Tax Policies that Will Help End Poverty for Hawai'i's Lowest-Income Families

Click here to view the report in full.

As you know, residents in Hawai’i are faced with a number of severe economic barriers to attaining and maintaining self-sufficiency. Our state has the highest cost of living in the United States. The monthly food cost alone for a family of four in Hawai’i is 61% higher than on the mainland. The cost for shelter in Hawai’i is also the highest in the nation, with 75% of those living at or below the poverty level spending more than 50% of their income on housing.

In addition, our residents earn the lowest adjusted incomes than anywhere else in the country. This dilemma is often called the “Price of Paradise” but it has a particularly harsh effect on those living in poverty.

Finally, Hawaii is one of only fifteen states that levy an income tax on families earning minimum wage and one of only four that taxes those living below the poverty level. The aggregate state and local tax rate for our low income population is the sixth highest in the nation. In other words, Hawaii requires its poorest taxpayers to spend more of their household budgets on state and local taxes than the vast majority of states. According to a 2009 analysis by the Institute on Taxation and Economic Policy, the poorest 20 percent of Hawaii taxpayers spent an average of 12.2 percent of their income on state and local taxes each year, while the state’s middle-income taxpayers spent an average of 11.2 percent and the state’s top 1 percent of taxpayers (those earning more than $400,000) paid just 6.3 percent of their income in state and local taxes.

Our report recommends that the State of Hawaii adopt two tax measures to address the needs of low income individuals and families. Both programs will put money directly back in to the pockets of those low income wage earners who need it most by adopting:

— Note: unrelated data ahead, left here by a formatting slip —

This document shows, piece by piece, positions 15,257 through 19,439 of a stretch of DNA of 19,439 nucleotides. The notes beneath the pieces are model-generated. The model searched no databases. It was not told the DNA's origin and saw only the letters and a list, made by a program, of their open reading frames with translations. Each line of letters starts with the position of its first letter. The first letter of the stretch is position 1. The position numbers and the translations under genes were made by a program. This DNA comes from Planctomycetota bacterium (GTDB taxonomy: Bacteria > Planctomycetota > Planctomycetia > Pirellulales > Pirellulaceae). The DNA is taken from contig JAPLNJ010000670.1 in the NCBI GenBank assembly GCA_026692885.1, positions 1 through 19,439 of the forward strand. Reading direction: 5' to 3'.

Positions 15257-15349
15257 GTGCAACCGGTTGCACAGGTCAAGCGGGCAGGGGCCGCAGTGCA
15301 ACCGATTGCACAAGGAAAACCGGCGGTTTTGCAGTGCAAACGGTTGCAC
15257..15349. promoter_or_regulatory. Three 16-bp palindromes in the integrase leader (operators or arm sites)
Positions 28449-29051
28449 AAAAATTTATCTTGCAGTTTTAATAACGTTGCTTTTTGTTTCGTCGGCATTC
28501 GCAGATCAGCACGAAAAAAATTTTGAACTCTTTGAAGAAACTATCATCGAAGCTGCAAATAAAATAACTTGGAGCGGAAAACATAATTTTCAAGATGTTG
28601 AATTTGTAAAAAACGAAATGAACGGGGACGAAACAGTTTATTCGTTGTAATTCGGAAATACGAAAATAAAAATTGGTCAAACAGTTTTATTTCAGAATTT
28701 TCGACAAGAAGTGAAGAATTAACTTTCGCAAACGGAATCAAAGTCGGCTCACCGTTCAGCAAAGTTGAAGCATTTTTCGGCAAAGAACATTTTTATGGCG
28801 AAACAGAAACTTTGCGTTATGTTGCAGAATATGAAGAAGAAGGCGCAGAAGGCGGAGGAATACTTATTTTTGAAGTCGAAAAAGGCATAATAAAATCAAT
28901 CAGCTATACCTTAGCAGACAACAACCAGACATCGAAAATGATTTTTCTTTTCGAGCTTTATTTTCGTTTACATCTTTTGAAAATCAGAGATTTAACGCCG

• A refundable Hawaii Earned Income Tax Credit (“Hawaii EITC”), which is proposed to be fixed at 20% of the taxpayer’s federal refundable earned income tax credit.
    chart describing EITC benefits
  • A non-refundable credit to eliminate income tax on the poor (“Poverty Tax Credit”) for the purpose of (a) eliminating state income taxes on families whose adjusted gross income is below the applicable federal poverty level and (b) reducing by 50% the state income tax on families whose adjusted gross income is between 100% and 125% of the applicable federal poverty level.

    estimated costs to state for poverty tax credit

Our report also briefly discusses five possible tax policy modifications that could equitably generate significant additional tax revenues that would more than pay for the costs of enacting the Hawaii EITC and the Poverty Tax Credit. They include:

  • Eliminating the preferential tax break for capital gains income
  • Preventing high-income taxpayers from benefiting from lower tax brackets
  • Eliminating pension tax breaks for wealthy retirees
  • Eliminating the state income tax deduction on state returns
  • Improving sales tax enforcement by requiring online retailers to collect the tax

Adopting a Hawaii EITC and a Poverty Tax Credit programs will go a long way to helping our low income citizens who are facing a daunting struggle to escape poverty.

Click here to view the report in full.
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